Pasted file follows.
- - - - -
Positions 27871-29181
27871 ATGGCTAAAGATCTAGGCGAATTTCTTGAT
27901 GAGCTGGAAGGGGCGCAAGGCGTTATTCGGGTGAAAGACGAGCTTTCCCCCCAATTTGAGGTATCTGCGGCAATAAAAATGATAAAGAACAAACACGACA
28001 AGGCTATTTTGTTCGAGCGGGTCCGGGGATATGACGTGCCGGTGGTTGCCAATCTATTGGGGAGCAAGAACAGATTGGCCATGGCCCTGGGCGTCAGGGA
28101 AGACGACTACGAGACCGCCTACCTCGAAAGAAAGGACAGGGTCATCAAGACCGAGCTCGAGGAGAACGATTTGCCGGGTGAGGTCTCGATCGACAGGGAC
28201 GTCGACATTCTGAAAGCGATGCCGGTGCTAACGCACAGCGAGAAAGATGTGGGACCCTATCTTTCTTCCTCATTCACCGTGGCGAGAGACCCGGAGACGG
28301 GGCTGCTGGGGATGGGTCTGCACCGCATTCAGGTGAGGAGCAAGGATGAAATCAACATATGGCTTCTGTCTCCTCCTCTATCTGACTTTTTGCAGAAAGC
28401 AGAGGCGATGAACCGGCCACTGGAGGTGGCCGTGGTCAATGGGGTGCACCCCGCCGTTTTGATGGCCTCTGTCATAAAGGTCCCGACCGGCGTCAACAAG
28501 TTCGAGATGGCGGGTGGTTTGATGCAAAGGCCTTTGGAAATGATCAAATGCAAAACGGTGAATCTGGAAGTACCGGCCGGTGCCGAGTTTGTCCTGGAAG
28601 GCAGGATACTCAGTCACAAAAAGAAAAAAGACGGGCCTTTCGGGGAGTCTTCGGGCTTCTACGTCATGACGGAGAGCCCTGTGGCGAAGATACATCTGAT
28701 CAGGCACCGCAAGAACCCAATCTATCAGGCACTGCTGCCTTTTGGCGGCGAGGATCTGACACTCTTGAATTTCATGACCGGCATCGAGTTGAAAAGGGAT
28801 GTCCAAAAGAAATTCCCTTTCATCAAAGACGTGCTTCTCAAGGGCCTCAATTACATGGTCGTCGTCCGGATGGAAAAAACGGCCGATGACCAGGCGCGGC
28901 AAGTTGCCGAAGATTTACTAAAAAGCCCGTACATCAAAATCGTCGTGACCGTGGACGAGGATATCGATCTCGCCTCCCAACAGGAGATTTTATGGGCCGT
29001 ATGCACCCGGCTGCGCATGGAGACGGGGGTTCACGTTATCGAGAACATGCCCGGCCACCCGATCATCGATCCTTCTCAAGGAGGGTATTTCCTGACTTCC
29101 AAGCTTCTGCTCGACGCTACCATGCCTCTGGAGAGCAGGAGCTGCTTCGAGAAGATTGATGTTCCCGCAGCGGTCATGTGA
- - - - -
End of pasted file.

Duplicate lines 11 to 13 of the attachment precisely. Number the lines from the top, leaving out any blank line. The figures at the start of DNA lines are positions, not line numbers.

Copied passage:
28701 CAGGCACCGCAAGAACCCAATCTATCAGGCACTGCTGCCTTTTGGCGGCGAGGATCTGACACTCTTGAATTTCATGACCGGCATCGAGTTGAAAAGGGAT
28801 GTCCAAAAGAAATTCCCTTTCATCAAAGACGTGCTTCTCAAGGGCCTCAATTACATGGTCGTCGTCCGGATGGAAAAAACGGCCGATGACCAGGCGCGGC
28901 AAGTTGCCGAAGATTTACTAAAAAGCCCGTACATCAAAATCGTCGTGACCGTGGACGAGGATATCGATCTCGCCTCCCAACAGGAGATTTTATGGGCCGT